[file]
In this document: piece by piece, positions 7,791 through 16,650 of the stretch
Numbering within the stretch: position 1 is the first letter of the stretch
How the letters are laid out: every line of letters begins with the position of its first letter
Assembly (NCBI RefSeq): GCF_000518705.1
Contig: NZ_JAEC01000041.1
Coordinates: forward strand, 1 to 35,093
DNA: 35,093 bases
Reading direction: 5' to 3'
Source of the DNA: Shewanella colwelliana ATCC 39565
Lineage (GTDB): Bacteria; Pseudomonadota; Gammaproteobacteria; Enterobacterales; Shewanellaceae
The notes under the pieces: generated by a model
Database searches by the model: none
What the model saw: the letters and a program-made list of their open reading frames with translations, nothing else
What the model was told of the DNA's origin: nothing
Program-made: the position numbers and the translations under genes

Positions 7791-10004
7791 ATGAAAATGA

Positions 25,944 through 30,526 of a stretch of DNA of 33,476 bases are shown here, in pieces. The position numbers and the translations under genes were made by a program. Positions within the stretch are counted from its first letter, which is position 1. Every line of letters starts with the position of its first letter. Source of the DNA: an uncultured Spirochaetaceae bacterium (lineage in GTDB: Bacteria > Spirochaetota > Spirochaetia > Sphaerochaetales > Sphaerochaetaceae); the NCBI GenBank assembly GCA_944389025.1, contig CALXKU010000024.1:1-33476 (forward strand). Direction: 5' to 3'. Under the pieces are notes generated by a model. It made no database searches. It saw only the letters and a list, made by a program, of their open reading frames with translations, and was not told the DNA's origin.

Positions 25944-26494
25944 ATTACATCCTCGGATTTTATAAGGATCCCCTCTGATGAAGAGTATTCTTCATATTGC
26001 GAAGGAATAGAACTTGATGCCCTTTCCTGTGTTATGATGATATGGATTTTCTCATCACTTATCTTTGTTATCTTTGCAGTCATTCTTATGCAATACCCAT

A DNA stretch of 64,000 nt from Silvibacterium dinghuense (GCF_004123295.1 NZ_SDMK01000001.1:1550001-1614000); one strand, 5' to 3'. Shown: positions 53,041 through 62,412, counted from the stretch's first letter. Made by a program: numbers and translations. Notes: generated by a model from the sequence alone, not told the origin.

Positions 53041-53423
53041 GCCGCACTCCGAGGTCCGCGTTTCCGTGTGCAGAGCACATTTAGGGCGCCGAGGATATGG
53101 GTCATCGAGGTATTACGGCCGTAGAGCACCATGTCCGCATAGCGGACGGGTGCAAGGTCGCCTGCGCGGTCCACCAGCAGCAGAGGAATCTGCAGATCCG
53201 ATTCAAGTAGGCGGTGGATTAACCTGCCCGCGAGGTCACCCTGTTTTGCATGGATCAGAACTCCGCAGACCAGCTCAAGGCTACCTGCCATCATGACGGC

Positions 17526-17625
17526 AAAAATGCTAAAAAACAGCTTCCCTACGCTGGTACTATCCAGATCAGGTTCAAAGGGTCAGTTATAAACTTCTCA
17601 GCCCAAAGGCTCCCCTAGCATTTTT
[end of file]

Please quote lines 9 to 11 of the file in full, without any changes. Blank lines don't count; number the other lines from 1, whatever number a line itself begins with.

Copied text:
Source of the DNA: Shewanella colwelliana ATCC 39565
Lineage (GTDB): Bacteria; Pseudomonadota; Gammaproteobacteria; Enterobacterales; Shewanellaceae
The notes under the pieces: generated by a model